“Mama, you look so young! And look how much hair you had Daddy! You have to come and sit down and watch this with me.” Of my three children, the boy, the one who never stops moving, who never stops surprising me with “out of the mouths of babes” moments, has unearthed my wedding video and decided THIS is what he wants us to watch for movie night.
In the kitchen as I stir a pot of dakjjim (Korean braised chicken), I hear him and my middle daughter whispering to one another. “Are we at the part where they kiss yet?” They are sitting on the couch, the snack I told them they could not have before dinner on the couch between them, and they are munching away as if they are watching the greatest movie ever made.
I did not want a wedding video. My husband and I had decided it was an unnecessary expense, but somehow, after the honeymoon, my cousin presented us with a wedding video made from footage he had taken. The 2 tapes were offered with such sincerity, I did not tell him I never wanted a wedding video. I could not imagine, all those many years ago, any scenario in which I would want to watch this again. This is not because my wedding was awful. It was, in fact, so wonderful that I didn’t want my memories of that day “tainted” by the images that would be caught on tape.
I am, like most women, never happy with my image on film. Years of being raised by blunt, but loving family members who are going to tell you (fill-in-the-blank) “because no one else will tell you” and because we love you, and also, sometimes just because it’s too funny not to pass up an opportunity to make fun/make an example of you. Also, I have documented proof that I did truly have “the longest ugly period of anyone else in the family.” Someone once told me that people who don’t like to have their pictures taken usually take bad pictures, perhaps because they are uncomfortable, and thus smile unnaturally, or in a way that reveals they think of the camera as their enemy. I can attest to this, as I am always the one in the picture with one or both eyes closed, mouth in the middle of saying “But I really don’t want to have my picture taken,” hair looking like monkeys had just been foraging for dinner in it, likely wearing the most unflattering outfit that I own.
We are surrounded everyday by images of airbrushed perfection. Wedding magazines are filled with brides in perfectly-fitting gowns, holding perfectly formed bouquets in a perfectly decorated wedding venue. Is it any wonder that we frequently cannot look in the mirror without feeling that what we are is enough? Even the recent Academy Awards winner, Lupita Nyong’o, radiant as she accepted her recent award, talked about the days when the images on television or in magazines made her despair and pray to God that she would awaken and look more like what she perceived to be perfection.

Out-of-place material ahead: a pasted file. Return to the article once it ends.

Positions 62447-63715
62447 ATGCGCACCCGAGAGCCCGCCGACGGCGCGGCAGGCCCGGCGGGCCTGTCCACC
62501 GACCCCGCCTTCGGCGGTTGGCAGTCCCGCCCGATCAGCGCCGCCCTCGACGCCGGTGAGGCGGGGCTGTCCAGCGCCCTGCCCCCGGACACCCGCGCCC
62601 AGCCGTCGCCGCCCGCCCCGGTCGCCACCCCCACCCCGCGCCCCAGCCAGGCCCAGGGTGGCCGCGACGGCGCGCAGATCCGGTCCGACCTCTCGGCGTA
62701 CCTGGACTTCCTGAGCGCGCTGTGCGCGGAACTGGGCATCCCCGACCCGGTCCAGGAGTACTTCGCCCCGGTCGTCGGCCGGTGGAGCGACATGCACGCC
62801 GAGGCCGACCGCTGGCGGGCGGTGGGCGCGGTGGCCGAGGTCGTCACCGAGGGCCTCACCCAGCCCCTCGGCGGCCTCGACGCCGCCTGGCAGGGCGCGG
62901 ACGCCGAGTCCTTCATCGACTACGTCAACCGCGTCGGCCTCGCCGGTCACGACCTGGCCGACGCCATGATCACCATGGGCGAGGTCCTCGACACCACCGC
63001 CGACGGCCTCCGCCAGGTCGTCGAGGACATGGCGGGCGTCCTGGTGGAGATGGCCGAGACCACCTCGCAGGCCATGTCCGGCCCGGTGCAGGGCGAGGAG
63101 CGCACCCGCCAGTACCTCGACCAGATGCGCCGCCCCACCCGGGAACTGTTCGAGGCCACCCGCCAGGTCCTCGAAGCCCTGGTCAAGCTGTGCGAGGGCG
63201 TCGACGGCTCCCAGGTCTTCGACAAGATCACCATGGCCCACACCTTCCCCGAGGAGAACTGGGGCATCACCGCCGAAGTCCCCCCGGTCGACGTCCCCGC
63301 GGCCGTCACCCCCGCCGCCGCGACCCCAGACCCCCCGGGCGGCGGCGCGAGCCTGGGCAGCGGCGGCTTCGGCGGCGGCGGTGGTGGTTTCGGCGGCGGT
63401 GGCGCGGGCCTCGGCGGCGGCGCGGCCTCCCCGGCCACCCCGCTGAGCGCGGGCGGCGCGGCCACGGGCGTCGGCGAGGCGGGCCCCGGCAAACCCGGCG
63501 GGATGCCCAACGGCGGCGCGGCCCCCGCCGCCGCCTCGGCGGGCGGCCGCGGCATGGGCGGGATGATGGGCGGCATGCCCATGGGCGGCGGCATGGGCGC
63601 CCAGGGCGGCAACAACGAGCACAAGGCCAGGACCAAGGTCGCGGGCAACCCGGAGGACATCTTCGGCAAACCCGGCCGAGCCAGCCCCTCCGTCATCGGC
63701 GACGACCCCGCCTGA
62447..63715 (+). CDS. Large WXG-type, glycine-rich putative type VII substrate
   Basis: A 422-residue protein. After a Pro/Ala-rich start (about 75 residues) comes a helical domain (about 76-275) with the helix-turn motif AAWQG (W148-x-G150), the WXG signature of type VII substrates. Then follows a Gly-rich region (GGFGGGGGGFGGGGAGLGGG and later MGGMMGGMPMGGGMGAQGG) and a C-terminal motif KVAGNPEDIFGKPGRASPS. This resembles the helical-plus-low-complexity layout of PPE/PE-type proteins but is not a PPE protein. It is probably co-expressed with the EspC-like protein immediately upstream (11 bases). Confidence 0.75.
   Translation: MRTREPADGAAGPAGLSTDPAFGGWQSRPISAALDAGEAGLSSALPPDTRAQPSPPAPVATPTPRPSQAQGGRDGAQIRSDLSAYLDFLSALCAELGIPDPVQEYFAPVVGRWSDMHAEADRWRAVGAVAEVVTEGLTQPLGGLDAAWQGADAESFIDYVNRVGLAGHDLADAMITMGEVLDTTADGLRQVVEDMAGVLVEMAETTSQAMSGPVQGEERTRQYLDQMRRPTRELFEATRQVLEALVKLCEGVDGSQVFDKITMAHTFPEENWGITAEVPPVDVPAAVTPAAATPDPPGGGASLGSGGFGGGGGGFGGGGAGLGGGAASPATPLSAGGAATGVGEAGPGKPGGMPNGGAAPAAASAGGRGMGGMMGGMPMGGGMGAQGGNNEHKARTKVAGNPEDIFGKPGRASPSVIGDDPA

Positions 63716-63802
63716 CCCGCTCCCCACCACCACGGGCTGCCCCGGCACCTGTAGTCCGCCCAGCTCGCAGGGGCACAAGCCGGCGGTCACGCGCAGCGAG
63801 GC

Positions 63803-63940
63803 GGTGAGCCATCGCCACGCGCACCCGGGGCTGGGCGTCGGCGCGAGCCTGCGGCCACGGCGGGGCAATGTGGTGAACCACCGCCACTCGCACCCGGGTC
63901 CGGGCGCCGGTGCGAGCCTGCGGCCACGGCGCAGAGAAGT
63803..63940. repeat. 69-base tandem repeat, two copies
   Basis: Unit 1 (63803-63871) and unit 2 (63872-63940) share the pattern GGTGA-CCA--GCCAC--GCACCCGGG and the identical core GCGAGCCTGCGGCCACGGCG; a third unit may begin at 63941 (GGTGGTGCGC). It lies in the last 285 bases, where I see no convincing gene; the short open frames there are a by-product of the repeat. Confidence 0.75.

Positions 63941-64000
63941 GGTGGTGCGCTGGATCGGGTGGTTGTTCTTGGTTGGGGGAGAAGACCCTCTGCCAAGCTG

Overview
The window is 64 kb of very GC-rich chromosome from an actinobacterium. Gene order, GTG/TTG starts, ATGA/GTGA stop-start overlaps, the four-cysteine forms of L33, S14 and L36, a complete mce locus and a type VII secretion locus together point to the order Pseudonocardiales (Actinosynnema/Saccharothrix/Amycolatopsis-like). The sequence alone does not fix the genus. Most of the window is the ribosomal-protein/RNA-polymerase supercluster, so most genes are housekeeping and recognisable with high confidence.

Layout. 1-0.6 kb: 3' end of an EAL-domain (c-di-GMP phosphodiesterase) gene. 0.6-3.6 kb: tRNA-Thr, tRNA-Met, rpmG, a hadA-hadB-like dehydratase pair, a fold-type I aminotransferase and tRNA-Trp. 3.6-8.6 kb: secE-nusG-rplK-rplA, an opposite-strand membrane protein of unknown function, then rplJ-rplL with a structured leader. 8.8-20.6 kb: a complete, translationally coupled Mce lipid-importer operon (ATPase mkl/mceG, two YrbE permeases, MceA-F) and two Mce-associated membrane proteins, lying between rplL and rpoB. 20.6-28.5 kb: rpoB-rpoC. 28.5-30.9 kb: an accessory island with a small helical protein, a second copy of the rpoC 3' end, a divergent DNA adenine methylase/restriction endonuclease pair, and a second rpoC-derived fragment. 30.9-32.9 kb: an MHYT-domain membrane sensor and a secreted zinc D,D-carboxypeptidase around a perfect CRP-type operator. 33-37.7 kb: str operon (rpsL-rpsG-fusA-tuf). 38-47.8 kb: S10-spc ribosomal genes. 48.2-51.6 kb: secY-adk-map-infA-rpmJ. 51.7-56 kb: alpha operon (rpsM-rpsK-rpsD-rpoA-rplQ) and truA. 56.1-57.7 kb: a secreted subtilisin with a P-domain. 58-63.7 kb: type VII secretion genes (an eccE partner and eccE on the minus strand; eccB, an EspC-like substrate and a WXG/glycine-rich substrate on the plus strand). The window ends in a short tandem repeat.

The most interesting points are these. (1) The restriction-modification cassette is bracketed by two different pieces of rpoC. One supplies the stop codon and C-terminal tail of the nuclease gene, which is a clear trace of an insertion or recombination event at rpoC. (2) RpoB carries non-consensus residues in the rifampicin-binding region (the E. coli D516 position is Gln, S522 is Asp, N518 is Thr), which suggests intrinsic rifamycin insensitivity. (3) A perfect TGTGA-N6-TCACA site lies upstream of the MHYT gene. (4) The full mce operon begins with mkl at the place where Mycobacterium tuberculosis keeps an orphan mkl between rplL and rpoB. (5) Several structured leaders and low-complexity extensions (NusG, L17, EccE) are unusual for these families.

And so, I knew that if we had a wedding video, I would be unhappy if I watched it. I packed the wedding videos in moving boxes from one house to the next, taking them hundreds of miles across the country, and never once watched them. I treasured my memories, and when friend after friend got married and asked to look at my wedding photos or video in preparation for their own wedding photographer requests, I held steadfast in my belief that watching the video would ruin my memories of that beautiful April day.
And then, from the kitchen, I hear “It’s Great-Grandma! And Grandpa Griffin!” And my heart leaps. I want to see my grandma again. And against my will, I am pulled toward the screen. And I am able to see again so many people I love that I thought I’d never see again, laughing, praying, watching me and loving me on one of the most sacred days of my life. How was I this blind for so many years? I am floored all over again by the joy of that day surrounded by family and friends, by the immensity of our vows, and by the witnessing of faith in the sanctity of marriage by all those present. How did I forget that the day was not about me or how my hair looked, but instead about the people who were present that day with us as we started our lives together. And for once, I don’t care, I’m not looking at me but looking at the congregation in the church, and at the reception, looking at the faces filled with happiness of all the people I love, and all the people I will never get to see again. Until the next time I watch the video, of course. I grab my husband’s hand, and point out little scenes we missed between people who have passed away, and we laugh a little through our tears at how young we all looked.
Today, I am grateful for the wedding video that I did not want, and for the ability to see beyond myself. I am thankful for children who think that watching Mama and Daddy get married is high-quality cinema worth watching for family movie night, and for showing me how wrong I was.